Bangalore: India will undertake 70 space missions over the next five years of the 11th Plan period (1 April 2007-31 March 2012) according to chairman of the Indian Space Research Organisation, G Madhavan Nair. The plans have been submitted by ISRO as part of an overall report that includes a plan for a manned mission by 2014-15.
The increase in the number of missions to 70 compares to about 26 missions undertaken during the 10th Plan period, Nair told reporters here on the sidelines of a function.
"We have proposed something like 70 missions totally compared to about 26 missions in the tenth plan period," Nair said, adding that the proposed missions would include a "good mix" of both INSAT class satellites and remote sensing ones.
According to Nair, the space missions would address requirements in the areas of communication transponders as well as work in the fields of microwave remote sensing, hyper spectral and other new technologies of the future.
"Future developments will be towards the manned space mission and reusable satellites and Ka-band satellites," he added.
''The proposed missions will be a combination of satellite launches with transponders for enhancing communications, education, health, remote sensing, observatory and exploratory. In addition to lunar and manned missions, we will undertake projects for re-entry vehicles and recovery capsules,'' Nair noted.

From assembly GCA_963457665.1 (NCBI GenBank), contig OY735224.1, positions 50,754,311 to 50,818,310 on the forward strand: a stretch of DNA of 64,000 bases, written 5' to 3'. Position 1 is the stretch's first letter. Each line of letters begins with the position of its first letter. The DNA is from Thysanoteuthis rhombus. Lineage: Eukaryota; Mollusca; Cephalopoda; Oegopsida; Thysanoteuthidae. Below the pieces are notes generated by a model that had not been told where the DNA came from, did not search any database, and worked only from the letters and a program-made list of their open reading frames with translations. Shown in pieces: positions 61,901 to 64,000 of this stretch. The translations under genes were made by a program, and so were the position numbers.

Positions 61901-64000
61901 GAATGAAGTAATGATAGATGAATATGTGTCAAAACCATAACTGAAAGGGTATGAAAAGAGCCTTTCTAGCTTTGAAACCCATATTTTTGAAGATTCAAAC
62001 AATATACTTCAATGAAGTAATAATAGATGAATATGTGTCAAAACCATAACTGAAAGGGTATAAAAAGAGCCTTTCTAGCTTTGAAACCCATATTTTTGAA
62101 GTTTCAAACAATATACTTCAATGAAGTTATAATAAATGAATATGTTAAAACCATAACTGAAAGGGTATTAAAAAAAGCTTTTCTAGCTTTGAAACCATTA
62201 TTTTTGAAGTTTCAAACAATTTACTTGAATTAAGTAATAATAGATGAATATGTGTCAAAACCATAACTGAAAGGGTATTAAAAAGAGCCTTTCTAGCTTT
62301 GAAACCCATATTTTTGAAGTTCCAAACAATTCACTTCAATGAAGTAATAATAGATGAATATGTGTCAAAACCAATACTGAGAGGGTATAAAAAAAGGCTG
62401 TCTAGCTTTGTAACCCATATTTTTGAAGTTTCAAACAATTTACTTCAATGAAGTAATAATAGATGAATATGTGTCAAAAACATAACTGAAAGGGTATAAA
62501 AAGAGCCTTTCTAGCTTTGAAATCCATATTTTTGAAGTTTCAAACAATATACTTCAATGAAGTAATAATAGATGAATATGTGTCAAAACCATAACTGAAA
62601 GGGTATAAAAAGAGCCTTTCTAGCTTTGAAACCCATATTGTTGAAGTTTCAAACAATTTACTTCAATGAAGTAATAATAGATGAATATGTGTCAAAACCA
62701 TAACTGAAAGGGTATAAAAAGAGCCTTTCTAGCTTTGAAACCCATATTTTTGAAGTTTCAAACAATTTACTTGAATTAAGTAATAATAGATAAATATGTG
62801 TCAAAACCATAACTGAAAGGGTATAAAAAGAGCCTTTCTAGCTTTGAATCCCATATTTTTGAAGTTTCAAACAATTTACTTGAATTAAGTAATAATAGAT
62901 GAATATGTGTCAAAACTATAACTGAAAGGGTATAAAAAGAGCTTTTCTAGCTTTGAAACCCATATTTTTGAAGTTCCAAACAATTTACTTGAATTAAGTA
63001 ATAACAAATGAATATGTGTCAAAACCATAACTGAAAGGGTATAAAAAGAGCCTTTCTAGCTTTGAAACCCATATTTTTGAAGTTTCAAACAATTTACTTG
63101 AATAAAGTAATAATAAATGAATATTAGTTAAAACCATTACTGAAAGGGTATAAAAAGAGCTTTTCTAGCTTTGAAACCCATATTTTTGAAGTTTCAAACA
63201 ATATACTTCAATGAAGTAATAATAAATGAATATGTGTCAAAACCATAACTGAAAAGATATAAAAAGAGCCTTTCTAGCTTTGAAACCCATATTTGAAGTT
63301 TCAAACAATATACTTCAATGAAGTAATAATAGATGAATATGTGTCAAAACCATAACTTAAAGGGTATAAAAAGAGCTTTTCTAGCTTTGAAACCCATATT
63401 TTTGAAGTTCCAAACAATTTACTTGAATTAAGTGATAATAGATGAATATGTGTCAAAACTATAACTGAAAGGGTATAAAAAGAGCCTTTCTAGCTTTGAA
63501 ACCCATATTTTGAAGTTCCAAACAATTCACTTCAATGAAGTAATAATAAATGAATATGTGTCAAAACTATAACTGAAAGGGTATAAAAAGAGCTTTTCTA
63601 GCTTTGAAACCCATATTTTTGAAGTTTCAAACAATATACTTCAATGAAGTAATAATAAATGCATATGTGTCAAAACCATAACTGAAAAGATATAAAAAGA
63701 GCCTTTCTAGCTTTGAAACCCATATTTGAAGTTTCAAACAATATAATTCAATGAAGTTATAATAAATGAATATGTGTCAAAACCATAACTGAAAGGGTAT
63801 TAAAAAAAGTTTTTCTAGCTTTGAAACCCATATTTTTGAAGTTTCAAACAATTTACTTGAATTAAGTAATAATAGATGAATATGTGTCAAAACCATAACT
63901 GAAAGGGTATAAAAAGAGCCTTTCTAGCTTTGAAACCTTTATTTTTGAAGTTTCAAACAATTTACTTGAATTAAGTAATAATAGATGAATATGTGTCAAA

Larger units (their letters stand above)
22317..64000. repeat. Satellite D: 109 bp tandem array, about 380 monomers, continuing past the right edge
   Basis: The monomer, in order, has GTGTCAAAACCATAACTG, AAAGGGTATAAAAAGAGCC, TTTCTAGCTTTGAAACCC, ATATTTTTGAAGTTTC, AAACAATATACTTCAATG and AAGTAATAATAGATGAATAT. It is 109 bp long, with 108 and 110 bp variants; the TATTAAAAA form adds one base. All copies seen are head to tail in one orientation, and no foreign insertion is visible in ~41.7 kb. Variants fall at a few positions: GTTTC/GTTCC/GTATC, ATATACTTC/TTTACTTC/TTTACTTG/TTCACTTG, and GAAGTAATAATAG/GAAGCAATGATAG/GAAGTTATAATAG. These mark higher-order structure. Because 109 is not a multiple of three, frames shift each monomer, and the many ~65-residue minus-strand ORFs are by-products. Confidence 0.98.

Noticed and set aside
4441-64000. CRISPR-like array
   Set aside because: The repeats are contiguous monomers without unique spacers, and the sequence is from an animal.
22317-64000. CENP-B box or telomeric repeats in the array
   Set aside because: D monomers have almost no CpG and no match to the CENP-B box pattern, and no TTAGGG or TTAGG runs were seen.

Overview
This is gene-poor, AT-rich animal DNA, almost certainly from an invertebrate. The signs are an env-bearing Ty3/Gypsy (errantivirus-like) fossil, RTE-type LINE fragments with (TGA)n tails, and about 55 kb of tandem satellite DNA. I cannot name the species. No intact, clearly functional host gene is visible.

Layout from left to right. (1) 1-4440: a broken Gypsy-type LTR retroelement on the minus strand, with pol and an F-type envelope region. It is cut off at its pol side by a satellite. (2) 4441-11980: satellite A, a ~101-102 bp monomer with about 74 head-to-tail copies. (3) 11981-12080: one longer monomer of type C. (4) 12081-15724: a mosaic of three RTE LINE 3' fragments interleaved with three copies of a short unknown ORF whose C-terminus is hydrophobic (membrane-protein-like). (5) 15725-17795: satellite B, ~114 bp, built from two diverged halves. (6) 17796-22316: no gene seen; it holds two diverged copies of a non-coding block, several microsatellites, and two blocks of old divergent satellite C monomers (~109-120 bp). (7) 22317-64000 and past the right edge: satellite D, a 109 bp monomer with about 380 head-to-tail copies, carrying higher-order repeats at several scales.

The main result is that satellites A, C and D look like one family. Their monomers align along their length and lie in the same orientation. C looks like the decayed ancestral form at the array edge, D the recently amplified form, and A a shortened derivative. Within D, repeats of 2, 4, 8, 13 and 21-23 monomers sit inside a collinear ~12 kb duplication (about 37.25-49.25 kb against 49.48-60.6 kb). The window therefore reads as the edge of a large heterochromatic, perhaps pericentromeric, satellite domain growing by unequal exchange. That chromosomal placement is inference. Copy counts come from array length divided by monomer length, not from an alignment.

The space budget for the 11th Plan is about Rs4,072 crore, which is an increase of 25 per cent over the previous plan allocation.''
Meanwhile, the Space Commission, headed by prime minister Manmohan Singh, will meet next week or so to review the report and take a decision. ''We plan to launch a manned mission in the next seven-eight years,'' Nair said.
''The report also focuses on collaborating with participating agencies in the public and private sectors and creating dedicated teams for coordinating the mission,'' Nair said.
On the Russian offer to train an Indian cosmonaut for the manned mission, Nair said the space agency would work out details only after the government clears the project.
''Decision on whom to short-list, select and train will be taken up after the initial (ground) work. We are trying to see whether we can avail similar services of other space agencies too. Though Russian Federal Space Agency has come forward (as before) to train, we can respond only after the mission is cleared and we get going,'' Nair pointed out.
In April 1984, India's first cosmonaut Rakesh Sharma went into space on board the Soyuz T-11 shuttle under the then Soviet Intercosmos programme.
Subsequently, two women astronauts, Kalpana Chawla and Sunita Williams, both of Indian origin made trips into space onboard the US space shuttles - Columbia and Discovery. Kalpana Chawla perished in an unfortunate accident in February 2003 on the way back from her second mission in space.
See: ISRO to launch remote sensing satellite this month